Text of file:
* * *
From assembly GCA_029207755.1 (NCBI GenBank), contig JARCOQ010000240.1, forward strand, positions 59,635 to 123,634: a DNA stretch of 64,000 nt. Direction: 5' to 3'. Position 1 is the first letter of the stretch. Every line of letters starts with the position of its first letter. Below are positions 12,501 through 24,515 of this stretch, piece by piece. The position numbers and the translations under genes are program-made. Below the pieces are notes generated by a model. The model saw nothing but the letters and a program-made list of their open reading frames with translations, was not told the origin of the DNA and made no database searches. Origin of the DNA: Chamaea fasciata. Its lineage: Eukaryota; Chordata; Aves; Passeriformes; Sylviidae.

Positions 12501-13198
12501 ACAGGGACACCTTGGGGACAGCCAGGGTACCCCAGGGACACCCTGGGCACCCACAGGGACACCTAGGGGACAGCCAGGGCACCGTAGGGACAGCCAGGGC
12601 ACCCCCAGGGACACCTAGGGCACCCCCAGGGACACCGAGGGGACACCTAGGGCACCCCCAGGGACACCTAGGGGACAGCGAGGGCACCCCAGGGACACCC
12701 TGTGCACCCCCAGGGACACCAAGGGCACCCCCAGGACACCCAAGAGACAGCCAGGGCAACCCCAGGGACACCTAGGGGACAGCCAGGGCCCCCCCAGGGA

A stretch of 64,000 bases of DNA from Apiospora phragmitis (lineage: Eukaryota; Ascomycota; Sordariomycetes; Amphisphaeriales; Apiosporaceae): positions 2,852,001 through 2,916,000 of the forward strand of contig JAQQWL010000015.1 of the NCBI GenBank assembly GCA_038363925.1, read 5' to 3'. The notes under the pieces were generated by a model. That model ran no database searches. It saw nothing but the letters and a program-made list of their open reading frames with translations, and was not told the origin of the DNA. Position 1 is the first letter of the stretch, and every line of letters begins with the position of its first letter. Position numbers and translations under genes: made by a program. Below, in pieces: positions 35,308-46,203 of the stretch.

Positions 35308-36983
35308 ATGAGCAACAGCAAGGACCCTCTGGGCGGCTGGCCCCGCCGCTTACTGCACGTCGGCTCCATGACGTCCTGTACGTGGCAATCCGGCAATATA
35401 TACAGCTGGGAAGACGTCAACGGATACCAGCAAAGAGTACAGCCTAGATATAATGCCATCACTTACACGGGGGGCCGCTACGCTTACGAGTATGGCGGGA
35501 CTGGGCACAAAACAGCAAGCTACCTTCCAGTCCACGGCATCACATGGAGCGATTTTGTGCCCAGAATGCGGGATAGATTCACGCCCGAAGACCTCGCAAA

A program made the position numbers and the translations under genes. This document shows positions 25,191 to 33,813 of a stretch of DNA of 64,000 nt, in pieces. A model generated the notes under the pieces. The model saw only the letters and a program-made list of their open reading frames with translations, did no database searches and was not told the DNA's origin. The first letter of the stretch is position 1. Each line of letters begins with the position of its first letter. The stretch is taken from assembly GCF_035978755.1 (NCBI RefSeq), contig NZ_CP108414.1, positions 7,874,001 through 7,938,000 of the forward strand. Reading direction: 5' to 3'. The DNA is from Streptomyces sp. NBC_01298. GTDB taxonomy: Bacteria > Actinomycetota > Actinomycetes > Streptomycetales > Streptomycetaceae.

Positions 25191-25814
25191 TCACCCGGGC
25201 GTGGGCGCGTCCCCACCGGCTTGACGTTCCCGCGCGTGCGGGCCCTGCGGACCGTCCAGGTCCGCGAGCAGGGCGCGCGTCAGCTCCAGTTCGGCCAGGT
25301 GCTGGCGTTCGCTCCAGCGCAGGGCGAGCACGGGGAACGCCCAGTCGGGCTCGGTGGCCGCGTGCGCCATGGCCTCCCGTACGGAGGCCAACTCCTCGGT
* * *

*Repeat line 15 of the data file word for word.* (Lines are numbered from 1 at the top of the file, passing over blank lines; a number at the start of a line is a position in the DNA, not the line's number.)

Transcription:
25301 GCTGGCGTTCGCTCCAGCGCAGGGCGAGCACGGGGAACGCCCAGTCGGGCTCGGTGGCCGCGTGCGCCATGGCCTCCCGTACGGAGGCCAACTCCTCGGT